Electric flux through a hemisphere

JEE Advanced 2017 Paper 2, Question 10

A point charge +Q is placed just outside an imaginary hemispherical surface of radius {\rm R} as shown in the figure. Which of the following statements is/are correct?

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  1. The electric flux passing through the curved surface of the hemisphere is -\frac{Q}{2 \varepsilon_{0}}\left(1-\frac{1}{\sqrt{2}}\right)
  2. Total flux through the curved and the flat surfaces is \frac{Q}{\varepsilon_{0}}
  3. The component of the electric field normal to the flat surface is constant over the surface
  4. The circumference of the flat surface is an equipotential

Related Problems:
Flux from a charged shell
Conducting wire in a magnetic field


In problems like these a beginner may try to find the flux by integrating the electric field over the hemispherical surface. This would involve finding the normal component of the electric field on each differential area element of that surface, and integrating the resulting expression over the whole hemisphere. Such a calculation is time consuming and unnecessary. We can arrive at the answer much quicker by noticing that the net flux through the curved surface must the same as the flux leaving the flat surface, as shown in the figure below.

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The next flux entering the curved part is the same as the flux leaving the flat part. The blue lines represent the electric field.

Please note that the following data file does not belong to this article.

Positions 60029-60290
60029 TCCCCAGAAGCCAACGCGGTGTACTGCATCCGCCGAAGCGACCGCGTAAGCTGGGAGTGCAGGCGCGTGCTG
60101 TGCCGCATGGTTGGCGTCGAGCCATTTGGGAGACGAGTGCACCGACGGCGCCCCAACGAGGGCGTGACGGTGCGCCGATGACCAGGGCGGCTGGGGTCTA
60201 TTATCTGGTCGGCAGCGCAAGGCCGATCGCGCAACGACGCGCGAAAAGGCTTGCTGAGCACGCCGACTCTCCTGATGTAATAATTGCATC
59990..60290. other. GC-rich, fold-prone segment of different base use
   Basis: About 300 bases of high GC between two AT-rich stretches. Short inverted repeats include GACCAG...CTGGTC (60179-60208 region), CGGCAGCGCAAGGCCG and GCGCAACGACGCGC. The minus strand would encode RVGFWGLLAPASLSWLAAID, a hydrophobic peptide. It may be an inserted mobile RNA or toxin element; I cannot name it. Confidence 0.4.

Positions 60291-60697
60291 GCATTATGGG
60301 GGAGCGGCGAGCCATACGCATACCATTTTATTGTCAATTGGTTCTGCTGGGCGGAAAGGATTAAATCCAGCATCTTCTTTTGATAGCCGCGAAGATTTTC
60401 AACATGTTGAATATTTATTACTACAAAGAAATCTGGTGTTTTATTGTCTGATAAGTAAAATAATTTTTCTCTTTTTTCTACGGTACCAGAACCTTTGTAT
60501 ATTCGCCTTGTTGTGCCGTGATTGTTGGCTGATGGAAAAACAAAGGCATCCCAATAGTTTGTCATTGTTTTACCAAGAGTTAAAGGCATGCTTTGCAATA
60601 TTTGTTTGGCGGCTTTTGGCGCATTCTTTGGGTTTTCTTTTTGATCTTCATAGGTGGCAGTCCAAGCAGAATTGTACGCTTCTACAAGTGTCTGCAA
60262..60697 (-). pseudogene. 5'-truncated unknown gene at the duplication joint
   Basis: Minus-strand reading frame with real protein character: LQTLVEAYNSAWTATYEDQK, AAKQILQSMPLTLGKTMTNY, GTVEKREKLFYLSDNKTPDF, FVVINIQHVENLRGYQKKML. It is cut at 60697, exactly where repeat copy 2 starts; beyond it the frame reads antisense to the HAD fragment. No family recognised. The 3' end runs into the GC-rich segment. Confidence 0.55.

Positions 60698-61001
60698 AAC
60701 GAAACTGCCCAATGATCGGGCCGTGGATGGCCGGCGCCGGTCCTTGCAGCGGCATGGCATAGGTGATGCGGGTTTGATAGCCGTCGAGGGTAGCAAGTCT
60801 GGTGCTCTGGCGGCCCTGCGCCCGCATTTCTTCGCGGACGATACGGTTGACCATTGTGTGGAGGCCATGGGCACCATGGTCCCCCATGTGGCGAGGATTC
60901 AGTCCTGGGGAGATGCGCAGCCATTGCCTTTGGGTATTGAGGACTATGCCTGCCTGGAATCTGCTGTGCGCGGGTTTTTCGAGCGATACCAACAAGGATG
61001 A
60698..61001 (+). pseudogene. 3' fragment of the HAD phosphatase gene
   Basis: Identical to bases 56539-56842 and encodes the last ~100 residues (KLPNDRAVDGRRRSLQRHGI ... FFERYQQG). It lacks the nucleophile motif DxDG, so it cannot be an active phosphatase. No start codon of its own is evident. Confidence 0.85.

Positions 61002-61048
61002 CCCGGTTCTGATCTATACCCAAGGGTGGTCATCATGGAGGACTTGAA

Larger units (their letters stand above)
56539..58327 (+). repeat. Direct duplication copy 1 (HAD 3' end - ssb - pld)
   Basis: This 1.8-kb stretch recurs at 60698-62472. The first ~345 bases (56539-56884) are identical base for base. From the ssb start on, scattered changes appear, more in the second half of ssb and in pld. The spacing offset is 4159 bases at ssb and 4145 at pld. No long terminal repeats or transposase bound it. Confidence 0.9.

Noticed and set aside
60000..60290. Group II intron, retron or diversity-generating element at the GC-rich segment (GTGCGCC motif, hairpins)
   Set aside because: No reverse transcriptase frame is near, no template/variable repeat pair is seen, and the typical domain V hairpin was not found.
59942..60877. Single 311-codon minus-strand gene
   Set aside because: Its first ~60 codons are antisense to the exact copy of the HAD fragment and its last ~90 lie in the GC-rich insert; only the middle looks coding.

The hemisphere and its base form a closed surface, call it S, when taken together. But this surface does not enclose any charge. Therefore, by Gauss’s law

(1)   \begin{equation*}   \oint_S {\bf E} \cdot {\rm d} {\bf a} = 0   \implies   \int_{\rm h.s.} {\bf E} \cdot {\rm d} {\bf a} + \int_{\rm base} {\bf E} \cdot {\rm d} {\bf a} = 0 . \end{equation*}

where, in the second step, we have split the surface integral over S into integrals over the hemisphere ({\rm h.s}) and the base. It is clear from above that option (B) is incorrect. We can just find the flux through the base and take its negative to check option (A). To find this flux we note that the base subtends a solid angle around +Q,

(2)   \begin{equation*}   \Omega_{\rm base} = \int_0^{2\pi} {\rm d} \phi \int_0^{\pi/4} {\rm d} \theta \sin \theta = 2 \pi \left( 1 - \frac{1}{\sqrt{2}} \right) . \end{equation*}

Therefore, the total flux through the base is

(3)   \begin{equation*}   \int_{\rm base} {\bf E} \cdot {\rm d} {\bf a}     = \frac{\Omega_{\rm base}}{4 \pi} \times \frac{Q}{\varepsilon_0}     = \frac{Q}{2 \varepsilon_{0}}\left(1-\frac{1}{\sqrt{2}}\right) . \end{equation*}

By (1), the flux through the hemispherical part is

(4)   \begin{equation*}   \int_{\rm h.s.} {\bf E} \cdot {\rm d} {\bf a}     = -\frac{Q}{2 \varepsilon_{0}}\left(1-\frac{1}{\sqrt{2}}\right)     % \implies     % \text{\bf option (A) is correct} . \end{equation*}

whch means option (A) is correct. Furthermore, the electric field normal to the base is

(5)   \begin{equation*}   {\bf E}_\perp = - E \cos \theta \hat{\bf z} = - \frac{1}{4 \pi \varepsilon_0} \frac{Q}{R^2 + x^2} \frac{R}{\sqrt{R^2 + x^2}} \hat{\bf z} , \end{equation*}

which clearly depends on the distance x from the center of the base (see figure below). So option (C) is incorrect.

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It is also clear from this figure that all points at the circumference of the base are equidistant from the charge +Q. Therefore the circumference is indeed an equipotential, and option (D) is correct.

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